It received little press attention, but as the Daily Blog reported earlier this week, Msgr. Michel Schooyans, a human-rights expert, recently made some strong criticisms of Tony Blair’s Faith Foundation.
Speaking May 1 at the Pontifical Academy for Social Sciences, Msgr. Schooyans said Blair’s foundation — which the former British prime minister set up last year to promote respect and understanding about the world’s major religions — actually aims to remake these religions and use them to expand “new rights.”
The result would be to reduce those religions “to the same common denominator, which means stripping them of their identity,” Msgr. Schooyans said.
The 79-year-old priest, who is emeritus professor of philosophy and theology of the Catholic University of Louvain in Belgium, said the new system of international law favored by Blair’s foundation will have to be “imposed on the world religions in such a way that the new ‘faith’ may be the unifying principle of global society.”
This new “faith,” Msgr. Schooyans argued, promotes policies that include “gender equality,” the “empowerment of women” and improvement of “maternal health” — phrases frequently utilized by the international abortion lobby to advance its agenda. “We know very well what these expressions cover and imply,” said Msgr. Schooyans.
Furthermore, Msgr. Schooyans, who is a member of three pontifical academies, warned against the foundation’s support for the Global Ethic Foundation, which is strongly backed by dissenting Swiss theologian Hans Kung. He said its “global ethic” cannot be realized “except at the price of sacrificing religious freedom, of the imposition of a ‘politically correct’ interpretation of the sacred Scriptures, and of the sabotage of the natural foundations of law.”
Blair’s foundation, Msgr. Schooyans continued, is sending the world back to “the time of Hobbes, if not of Cromwell.” As a consequence, “Religion is emptied of its distinctive content, its doctrine; nothing remains but a residue of morality, as defined by the Leviathan.”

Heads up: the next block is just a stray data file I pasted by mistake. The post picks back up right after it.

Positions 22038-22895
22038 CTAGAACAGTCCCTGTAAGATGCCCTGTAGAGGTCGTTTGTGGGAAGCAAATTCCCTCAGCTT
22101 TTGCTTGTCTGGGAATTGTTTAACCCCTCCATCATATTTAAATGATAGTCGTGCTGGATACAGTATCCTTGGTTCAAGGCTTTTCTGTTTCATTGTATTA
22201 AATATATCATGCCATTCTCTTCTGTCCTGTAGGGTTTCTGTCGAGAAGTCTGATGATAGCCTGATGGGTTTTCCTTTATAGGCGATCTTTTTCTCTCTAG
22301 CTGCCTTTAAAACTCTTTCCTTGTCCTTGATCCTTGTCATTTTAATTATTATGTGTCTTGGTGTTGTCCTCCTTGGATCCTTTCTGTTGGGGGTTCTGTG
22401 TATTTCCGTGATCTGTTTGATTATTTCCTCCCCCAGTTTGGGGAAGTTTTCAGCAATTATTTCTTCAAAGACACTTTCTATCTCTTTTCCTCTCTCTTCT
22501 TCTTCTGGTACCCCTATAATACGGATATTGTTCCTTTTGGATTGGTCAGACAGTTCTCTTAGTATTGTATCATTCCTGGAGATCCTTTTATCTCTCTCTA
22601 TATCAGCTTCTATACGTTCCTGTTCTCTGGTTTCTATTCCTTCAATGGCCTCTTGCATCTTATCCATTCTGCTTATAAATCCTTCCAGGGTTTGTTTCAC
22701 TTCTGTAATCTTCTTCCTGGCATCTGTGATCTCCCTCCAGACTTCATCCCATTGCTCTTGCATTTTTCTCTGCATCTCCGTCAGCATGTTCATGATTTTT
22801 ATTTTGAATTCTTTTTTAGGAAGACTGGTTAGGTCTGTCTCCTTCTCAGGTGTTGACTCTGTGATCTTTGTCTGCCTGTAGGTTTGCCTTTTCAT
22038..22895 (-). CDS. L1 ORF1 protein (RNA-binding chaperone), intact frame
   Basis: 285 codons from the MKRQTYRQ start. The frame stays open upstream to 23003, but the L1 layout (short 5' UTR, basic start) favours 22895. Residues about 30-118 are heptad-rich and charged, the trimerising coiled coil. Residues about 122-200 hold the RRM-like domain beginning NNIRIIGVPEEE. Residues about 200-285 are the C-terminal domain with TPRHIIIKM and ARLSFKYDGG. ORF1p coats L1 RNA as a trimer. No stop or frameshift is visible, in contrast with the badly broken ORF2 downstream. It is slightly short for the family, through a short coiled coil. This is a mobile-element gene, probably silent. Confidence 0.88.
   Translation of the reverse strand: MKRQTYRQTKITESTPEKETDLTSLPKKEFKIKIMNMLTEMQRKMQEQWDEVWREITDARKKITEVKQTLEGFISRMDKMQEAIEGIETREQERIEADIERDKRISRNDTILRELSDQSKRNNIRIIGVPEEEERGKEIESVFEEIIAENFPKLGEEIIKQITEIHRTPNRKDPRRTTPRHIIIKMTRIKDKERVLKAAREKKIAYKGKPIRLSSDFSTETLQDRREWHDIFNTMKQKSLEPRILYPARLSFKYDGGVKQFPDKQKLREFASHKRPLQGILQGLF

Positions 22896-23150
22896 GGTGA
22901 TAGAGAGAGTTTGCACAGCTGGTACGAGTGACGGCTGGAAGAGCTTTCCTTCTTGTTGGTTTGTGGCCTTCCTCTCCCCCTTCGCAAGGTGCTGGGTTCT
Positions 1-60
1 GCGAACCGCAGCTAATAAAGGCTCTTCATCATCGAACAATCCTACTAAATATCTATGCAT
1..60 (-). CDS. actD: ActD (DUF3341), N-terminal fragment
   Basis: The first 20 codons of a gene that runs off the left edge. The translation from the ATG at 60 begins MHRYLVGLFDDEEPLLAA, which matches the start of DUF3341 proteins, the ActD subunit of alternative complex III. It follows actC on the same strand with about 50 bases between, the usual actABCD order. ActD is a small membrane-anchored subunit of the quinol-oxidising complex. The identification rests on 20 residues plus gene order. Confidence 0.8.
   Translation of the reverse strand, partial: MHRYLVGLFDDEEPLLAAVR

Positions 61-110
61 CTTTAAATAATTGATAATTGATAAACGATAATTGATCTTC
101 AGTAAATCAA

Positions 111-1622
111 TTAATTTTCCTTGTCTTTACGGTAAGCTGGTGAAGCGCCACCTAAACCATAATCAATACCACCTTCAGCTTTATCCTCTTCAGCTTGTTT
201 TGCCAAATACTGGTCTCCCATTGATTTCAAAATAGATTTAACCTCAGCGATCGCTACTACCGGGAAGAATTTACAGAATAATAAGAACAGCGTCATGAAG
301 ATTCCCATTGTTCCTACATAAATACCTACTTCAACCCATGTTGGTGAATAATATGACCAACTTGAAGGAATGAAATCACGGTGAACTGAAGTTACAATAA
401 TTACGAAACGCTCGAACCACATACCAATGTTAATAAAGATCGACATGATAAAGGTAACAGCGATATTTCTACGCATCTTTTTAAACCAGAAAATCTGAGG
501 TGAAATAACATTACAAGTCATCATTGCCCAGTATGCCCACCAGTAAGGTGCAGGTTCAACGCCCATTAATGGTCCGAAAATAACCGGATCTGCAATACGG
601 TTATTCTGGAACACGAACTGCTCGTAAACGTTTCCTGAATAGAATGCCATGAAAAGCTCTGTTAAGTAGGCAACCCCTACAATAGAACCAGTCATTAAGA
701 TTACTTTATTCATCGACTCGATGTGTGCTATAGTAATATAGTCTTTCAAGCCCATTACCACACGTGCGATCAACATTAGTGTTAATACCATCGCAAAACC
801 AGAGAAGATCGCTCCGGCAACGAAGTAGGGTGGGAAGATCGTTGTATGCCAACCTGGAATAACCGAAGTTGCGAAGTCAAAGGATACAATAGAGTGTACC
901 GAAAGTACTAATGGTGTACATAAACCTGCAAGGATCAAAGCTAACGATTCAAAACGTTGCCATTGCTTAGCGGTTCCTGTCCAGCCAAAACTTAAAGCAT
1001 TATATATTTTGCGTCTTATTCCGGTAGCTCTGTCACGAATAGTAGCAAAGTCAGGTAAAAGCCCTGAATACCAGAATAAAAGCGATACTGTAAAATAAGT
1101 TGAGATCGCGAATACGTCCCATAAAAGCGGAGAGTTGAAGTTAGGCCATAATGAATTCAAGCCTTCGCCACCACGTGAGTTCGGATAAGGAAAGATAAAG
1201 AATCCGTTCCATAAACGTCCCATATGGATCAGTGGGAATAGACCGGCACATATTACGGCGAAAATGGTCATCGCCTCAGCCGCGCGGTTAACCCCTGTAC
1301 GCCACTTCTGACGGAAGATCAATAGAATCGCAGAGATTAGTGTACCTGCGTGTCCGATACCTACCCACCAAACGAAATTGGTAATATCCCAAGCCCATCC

In response to Msgr. Schooyans’s trenchant criticisms, a spokesman for the Tony Blair Faith Foundation told me it was “definitely not looking to discover or create a lowest common denominator among faiths,” but that it was “seeking to encourage humanitarian action based on certain values which the great faiths share.”
Interfaith dialogue, the spokesman said, “can enhance the capacity of believers to understand their own faith better when they see it through the eyes of someone of another faith.”
The spokesman referred to a speech Blair made in London’s Westminster Cathedral last April, in which he said his foundation “will expressly not be about chucking faith into a doctrinal melting pot. It is not about losing our own distinctive faith. It is about learning about, living and working with others of a different faith.”
Yet when Tony Blair comes out with statements, as he did last month, that the Pope should “rethink” the Church’s teaching on homosexuality, then it seems he is less interested in learning about other faiths (including his own), and more in trying to change them to fit his own vision and ideas.
So for all its noble pretensions, Blair’s “faith foundation” appears to have little foundation in any faith beyond that of relativism and liberalism. If that is so, then like liberalism in general, its long-term future can only be in doubt.